Programmer's Toolkit -- tips and techniques for beginning programmers
The Toolkit is a collection of programs and subroutines that make it much easier for beginning programmers to create their own software using Microsoft QBASIC. If you are new to programming, you might want to start with the Really really basic BASIC course before using the Toolkit. This link also shows you how to find and install a free copy of QBASIC on your computer.
Begin by running the program TOOLKIT1.EXE. If you have installed the seminar on your computer you can locate this program file and run it yourself. You can also just click this link Run the Toolkit 1 demonstration program.
After you have run the program, you will want to run the original program code in QBASIC so that you and see how each step was done. You can then copy any of the program code and use it in creating your own programs.
This collection of four programs illustrates the programming tools and gives you an easy method for selecting the colors and color combinations you can use in writing your software.
This is the demo program that you can download and then run from the desktop by clicking on the Toolkit 1 icon. Follow the on-screen suggestions and see how all the ingredients of the toolkit work together to create many standard programming tasks.
This is the QBASIC version of the demo program. When you load this program using QBASIC, all the subs and commands are automatically added to the commands you normally use. You can copy any sub and add it to your own programs, or you can load TOOLKIT1.BAS, delete the demo program code, and write your own program in its place. This method automatically puts all the subs from the toolkit in your program and makes all these additional commands available.
It's easy to write your own programs using all the toolkit features. Just load the program START1.BAS and then save this program with your own program name. This automatically adds all the SUB in the toolkit and allows you to use all these features when you write your software.
You will need a color chart to figure out all the color combinations that are possible. This chart covers MODE 0 and shows how all sixteen colors and all of the eight possible backgrounds will look. As you will see, many of these combinations look awful, but this program lets you pick what works or looks best to you. The number zero (0) and the letter O look very much alike to humans and are seen very differently by a computer. In these examples, both color and mode refer to the number zero, not the letter.
This color chart shows you all eight colors that are available in MODE 12. The background is always black in this screen mode that you will use any time you want to print really small dots on the screen.
When you load TOOLKIT.BAS or START1.BAS, these subroutines and commands are added to the QBASIC programming language.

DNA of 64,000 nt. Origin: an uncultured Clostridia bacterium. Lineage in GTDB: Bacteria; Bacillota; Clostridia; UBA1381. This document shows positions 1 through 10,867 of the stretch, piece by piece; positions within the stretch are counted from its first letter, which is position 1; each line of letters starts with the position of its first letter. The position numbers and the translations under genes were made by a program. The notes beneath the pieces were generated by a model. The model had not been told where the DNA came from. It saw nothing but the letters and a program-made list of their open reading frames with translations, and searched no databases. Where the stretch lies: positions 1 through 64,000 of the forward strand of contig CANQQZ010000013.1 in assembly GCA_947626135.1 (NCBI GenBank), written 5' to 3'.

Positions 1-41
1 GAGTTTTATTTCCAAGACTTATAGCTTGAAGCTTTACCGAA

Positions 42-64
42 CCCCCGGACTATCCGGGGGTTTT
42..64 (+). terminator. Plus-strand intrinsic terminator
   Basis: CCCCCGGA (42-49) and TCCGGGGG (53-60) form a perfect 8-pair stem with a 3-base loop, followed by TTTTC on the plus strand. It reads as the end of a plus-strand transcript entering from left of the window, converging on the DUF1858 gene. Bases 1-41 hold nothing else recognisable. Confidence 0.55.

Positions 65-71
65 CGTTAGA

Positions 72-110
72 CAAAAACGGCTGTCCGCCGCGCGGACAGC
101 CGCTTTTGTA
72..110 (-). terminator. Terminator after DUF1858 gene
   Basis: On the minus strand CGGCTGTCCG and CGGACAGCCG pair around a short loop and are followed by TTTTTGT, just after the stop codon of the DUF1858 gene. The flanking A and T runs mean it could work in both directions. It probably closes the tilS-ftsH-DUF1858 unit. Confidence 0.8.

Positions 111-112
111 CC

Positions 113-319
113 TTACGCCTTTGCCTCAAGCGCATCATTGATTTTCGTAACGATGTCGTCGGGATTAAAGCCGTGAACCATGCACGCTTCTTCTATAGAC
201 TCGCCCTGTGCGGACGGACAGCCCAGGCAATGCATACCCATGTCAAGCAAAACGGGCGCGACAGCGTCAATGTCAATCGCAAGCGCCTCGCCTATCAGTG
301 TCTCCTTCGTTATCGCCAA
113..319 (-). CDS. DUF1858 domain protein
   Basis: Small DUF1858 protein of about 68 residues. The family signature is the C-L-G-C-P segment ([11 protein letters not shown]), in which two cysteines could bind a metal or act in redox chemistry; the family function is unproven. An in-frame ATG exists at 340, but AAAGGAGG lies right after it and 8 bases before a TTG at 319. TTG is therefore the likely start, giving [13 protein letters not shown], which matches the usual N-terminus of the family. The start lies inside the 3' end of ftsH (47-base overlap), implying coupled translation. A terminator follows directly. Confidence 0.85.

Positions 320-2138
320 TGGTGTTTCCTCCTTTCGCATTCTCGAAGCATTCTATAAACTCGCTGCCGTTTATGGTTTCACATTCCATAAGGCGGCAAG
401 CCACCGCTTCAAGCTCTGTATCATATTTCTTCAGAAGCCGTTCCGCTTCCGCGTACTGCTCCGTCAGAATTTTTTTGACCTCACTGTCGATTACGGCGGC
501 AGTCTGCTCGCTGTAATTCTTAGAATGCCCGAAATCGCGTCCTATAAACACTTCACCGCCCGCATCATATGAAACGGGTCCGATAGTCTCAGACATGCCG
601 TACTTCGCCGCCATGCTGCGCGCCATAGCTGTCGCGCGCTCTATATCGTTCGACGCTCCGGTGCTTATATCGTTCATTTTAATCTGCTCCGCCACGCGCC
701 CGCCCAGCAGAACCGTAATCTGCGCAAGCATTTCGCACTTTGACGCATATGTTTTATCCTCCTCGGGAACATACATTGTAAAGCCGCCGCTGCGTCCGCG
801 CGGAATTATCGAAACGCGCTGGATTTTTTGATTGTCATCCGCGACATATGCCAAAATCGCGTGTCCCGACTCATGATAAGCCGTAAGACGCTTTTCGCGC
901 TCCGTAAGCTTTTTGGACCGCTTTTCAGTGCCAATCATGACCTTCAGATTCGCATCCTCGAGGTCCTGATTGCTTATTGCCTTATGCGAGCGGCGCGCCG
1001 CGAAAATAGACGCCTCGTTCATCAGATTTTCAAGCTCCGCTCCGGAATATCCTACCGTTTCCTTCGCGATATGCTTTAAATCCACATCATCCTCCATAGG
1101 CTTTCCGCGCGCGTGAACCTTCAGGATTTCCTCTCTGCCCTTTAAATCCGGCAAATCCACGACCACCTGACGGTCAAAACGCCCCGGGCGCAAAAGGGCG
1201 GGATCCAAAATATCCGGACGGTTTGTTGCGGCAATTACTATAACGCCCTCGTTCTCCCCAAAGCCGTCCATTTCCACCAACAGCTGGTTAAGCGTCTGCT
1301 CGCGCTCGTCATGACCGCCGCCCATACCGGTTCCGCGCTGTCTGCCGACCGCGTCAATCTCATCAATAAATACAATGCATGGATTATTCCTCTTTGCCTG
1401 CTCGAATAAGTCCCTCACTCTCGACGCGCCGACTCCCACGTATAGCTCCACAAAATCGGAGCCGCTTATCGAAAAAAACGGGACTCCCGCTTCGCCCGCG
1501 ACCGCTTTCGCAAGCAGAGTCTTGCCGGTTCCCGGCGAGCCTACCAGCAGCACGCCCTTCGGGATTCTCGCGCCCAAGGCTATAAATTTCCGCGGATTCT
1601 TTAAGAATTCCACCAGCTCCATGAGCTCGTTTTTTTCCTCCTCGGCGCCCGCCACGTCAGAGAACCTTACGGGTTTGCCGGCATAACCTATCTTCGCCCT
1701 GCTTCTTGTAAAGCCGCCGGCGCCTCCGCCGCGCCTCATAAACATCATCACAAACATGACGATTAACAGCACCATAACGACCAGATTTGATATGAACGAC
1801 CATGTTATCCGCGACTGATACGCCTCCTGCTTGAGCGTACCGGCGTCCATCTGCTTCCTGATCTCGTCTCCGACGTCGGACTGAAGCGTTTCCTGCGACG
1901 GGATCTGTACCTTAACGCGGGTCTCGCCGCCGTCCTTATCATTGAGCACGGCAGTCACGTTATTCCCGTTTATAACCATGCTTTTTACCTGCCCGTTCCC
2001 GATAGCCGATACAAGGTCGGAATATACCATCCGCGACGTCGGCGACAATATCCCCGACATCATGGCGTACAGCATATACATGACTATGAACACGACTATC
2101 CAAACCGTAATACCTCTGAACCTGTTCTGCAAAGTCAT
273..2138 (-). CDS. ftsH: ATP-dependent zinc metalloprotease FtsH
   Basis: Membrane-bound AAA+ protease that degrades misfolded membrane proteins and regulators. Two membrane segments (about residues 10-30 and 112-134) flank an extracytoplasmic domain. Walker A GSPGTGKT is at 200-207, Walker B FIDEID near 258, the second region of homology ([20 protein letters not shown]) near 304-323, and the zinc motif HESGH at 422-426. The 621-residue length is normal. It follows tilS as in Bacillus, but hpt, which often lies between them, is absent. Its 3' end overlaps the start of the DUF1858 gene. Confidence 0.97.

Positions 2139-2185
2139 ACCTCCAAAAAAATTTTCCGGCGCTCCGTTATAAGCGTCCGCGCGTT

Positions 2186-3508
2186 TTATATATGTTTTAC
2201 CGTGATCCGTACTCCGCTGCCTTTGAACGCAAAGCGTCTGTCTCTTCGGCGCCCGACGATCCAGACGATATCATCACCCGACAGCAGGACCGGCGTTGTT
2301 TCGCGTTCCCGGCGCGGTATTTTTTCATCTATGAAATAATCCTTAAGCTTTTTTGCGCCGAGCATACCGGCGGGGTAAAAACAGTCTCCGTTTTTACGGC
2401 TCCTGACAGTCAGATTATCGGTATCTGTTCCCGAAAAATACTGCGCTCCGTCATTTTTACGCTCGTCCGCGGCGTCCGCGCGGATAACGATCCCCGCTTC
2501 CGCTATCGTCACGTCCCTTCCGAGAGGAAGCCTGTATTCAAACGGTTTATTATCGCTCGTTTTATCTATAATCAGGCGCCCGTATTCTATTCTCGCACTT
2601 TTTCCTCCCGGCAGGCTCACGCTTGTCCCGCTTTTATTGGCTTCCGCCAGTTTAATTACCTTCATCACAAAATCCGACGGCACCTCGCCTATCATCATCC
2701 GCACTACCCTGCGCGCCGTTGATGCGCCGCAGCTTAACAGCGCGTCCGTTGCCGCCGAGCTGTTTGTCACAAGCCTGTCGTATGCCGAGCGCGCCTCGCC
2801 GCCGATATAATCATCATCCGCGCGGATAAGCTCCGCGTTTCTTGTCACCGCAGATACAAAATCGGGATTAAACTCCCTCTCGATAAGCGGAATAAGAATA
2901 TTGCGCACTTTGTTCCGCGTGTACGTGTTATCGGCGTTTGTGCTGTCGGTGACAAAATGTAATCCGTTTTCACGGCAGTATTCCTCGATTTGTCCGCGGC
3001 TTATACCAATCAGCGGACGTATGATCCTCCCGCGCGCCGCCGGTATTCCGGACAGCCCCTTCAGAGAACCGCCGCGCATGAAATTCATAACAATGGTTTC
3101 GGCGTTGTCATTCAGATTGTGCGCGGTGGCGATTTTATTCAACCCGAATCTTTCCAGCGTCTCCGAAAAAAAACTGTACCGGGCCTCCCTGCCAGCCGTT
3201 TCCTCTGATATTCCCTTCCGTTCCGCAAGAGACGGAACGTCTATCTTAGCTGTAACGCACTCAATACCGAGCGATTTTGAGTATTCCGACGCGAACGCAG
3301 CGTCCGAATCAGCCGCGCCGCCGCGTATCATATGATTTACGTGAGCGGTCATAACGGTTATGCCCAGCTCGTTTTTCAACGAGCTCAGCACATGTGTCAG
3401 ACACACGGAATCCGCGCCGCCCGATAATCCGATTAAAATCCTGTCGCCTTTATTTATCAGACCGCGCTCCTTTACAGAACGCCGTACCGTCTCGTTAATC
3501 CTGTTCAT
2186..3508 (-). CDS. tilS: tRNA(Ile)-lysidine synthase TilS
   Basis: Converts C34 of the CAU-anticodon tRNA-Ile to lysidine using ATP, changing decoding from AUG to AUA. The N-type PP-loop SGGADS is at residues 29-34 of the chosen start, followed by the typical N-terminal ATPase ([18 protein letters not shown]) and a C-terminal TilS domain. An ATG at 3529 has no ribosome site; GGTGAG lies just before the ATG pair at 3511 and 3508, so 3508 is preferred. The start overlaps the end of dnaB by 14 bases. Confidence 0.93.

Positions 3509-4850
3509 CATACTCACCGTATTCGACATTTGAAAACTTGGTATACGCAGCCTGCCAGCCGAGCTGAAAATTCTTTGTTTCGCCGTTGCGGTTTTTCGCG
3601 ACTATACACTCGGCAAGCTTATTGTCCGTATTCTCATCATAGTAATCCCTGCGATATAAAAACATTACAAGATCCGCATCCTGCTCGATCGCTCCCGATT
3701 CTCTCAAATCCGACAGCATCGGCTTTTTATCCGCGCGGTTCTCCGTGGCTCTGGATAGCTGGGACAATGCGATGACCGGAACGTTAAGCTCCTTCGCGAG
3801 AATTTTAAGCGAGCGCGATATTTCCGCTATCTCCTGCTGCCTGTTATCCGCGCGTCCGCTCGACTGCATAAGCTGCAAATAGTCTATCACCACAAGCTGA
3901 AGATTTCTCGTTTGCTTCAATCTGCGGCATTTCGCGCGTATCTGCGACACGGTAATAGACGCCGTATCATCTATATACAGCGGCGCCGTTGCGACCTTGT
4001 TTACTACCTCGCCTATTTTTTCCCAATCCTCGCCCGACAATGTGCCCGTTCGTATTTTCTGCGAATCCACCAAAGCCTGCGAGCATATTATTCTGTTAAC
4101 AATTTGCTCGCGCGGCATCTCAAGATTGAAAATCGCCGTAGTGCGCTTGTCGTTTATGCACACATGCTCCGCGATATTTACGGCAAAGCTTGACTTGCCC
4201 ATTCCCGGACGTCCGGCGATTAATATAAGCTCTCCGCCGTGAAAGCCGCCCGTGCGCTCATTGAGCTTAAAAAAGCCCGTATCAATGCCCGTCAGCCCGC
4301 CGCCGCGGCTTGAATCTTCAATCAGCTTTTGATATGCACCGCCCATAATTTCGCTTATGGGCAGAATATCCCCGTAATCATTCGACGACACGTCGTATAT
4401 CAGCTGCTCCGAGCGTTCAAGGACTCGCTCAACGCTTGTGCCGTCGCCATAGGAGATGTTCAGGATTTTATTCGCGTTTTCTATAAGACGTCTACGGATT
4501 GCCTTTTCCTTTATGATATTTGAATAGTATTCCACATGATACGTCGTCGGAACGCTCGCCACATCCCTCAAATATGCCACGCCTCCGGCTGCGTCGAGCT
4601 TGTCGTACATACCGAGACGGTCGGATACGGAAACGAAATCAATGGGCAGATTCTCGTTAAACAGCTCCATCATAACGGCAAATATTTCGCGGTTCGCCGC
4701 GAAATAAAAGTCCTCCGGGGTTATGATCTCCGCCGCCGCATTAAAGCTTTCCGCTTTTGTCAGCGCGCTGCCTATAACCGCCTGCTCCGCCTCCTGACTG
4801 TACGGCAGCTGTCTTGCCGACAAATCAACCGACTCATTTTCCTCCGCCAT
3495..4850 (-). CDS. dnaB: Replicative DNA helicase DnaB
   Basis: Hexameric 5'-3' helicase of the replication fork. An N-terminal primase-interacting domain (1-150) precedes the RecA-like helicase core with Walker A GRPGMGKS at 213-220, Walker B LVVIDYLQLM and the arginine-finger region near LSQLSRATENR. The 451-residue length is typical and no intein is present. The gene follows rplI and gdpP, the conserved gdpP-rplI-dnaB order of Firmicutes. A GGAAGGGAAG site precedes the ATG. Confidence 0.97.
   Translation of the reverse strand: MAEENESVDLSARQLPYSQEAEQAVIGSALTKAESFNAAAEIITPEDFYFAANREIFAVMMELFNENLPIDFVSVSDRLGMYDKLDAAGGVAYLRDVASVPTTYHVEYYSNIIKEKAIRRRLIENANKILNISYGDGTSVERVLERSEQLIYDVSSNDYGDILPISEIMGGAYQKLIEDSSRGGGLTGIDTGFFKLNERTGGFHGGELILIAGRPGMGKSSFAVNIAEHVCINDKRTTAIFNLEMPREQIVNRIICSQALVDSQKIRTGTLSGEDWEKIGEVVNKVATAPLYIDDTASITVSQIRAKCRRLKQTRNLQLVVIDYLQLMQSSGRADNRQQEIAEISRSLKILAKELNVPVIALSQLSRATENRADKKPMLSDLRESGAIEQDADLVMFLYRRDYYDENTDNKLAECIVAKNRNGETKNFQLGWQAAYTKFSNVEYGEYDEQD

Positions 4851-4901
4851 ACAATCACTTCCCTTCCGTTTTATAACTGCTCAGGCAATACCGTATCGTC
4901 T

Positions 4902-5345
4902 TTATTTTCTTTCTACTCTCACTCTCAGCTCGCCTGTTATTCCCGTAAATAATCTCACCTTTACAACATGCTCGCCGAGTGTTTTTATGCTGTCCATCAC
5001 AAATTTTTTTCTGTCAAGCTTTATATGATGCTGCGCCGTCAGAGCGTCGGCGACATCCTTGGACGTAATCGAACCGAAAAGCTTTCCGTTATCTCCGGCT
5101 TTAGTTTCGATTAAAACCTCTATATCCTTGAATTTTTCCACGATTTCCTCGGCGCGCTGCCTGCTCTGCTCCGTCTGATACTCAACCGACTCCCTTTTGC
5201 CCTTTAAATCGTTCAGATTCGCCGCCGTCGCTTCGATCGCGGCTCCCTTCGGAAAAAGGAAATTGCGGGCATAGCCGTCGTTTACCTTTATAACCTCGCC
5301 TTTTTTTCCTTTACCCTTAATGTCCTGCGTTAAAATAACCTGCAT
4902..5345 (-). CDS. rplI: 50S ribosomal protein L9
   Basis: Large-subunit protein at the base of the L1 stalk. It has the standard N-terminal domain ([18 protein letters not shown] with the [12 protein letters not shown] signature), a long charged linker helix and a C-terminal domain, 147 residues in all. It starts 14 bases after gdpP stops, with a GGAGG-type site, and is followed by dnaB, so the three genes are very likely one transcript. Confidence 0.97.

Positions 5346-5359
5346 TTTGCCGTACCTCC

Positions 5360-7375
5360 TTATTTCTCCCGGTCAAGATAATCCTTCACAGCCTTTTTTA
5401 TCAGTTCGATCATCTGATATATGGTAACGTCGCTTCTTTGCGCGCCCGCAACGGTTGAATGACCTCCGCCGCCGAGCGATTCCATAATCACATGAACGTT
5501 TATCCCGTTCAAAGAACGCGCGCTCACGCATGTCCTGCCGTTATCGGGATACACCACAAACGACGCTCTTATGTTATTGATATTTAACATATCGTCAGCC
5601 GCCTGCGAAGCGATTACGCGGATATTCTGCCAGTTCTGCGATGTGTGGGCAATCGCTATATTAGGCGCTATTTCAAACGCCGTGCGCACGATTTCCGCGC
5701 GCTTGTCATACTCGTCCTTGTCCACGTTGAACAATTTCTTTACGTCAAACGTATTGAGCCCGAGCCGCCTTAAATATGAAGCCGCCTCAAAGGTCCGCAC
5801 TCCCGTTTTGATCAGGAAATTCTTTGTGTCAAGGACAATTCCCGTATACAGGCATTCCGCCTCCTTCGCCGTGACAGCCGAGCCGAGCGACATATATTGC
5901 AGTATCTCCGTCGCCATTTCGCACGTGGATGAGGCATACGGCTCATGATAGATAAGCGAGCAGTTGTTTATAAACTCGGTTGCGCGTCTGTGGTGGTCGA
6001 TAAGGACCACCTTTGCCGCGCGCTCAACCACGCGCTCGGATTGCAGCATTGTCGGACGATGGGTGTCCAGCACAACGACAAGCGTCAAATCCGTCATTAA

I use boxes a lot, and this sub makes placing a single-line box on the screen easy and fast. It is much more convenient than the Microsoft LINE command, which you can also use to accomplish the same result.
Clearing a section of the screen is easy with this command that lets you specify top and bottom lines, left and right edges, and a color.
Short delays from 1/10 second to as many seconds as you want can be added anywhere in your program with this command. Just add Delay 5, for example, and the program will pause for five seconds before continuing. This delay is independent of computer speed, so your programs will not vary as they are run on faster or slower machines. Slowing down the computer may not seem like a good idea, but delays are essential in creating games and other interactive programs that feel right.
If you use an external data base, as I do in storing words for the Hangperson game, this command will automatically select a unique item from your disk file. You can modify this sub to load the entire file, or to select a single word or phrase at random.
Nothing is more annoying than having the computer jump ahead unexpectedly when you have pressed the keyboard too many times or typed a key by accident. Simply adding Gobble to your programs before you check the keyboard for any input solves this problem nicely.
There are several ways you can input a word or phrase from the keyboard. I like this method the best, because it automatically shows the correct length of the word or phrase to type in, it handles the Backspace key, it exits with Enter and cancels with Esc or Alt-F4.
Whenever you want to give someone a choice in your program, this menu routine can do the trick easily. Just change the descriptions to match your choices, and Menu does the rest. This sub responds instantly, without having your user press the Enter key after a selection, and it beeps if any wrong key is pressed. It also exits with Esc and Alt-F4.
If the only choices you wish to offer are Yes and No, then this form of Menu is all you need. It recognizes both upper and lower case inputs, just because people can press the Caps Lock key and not know it.
Random numbers are fun and interesting. They can add spice to your software and zip to your games. This command gives you a number that's as random as the computer can manage, and all you have to do is specify the top and bottom numbers in the range you want. You can even specify the bottom and top numbers (backwards) and this clever command figures out what to do.
I've included my favorite robot image in the toolkit because I like it. Actually, it's a likeness of my friend Fenimore Gaak. You may not want to put this image in your programs, but a quick look at the code for writing this sub will show you all you have to know to make any picture you want, and even simple animation, using ASCII characters.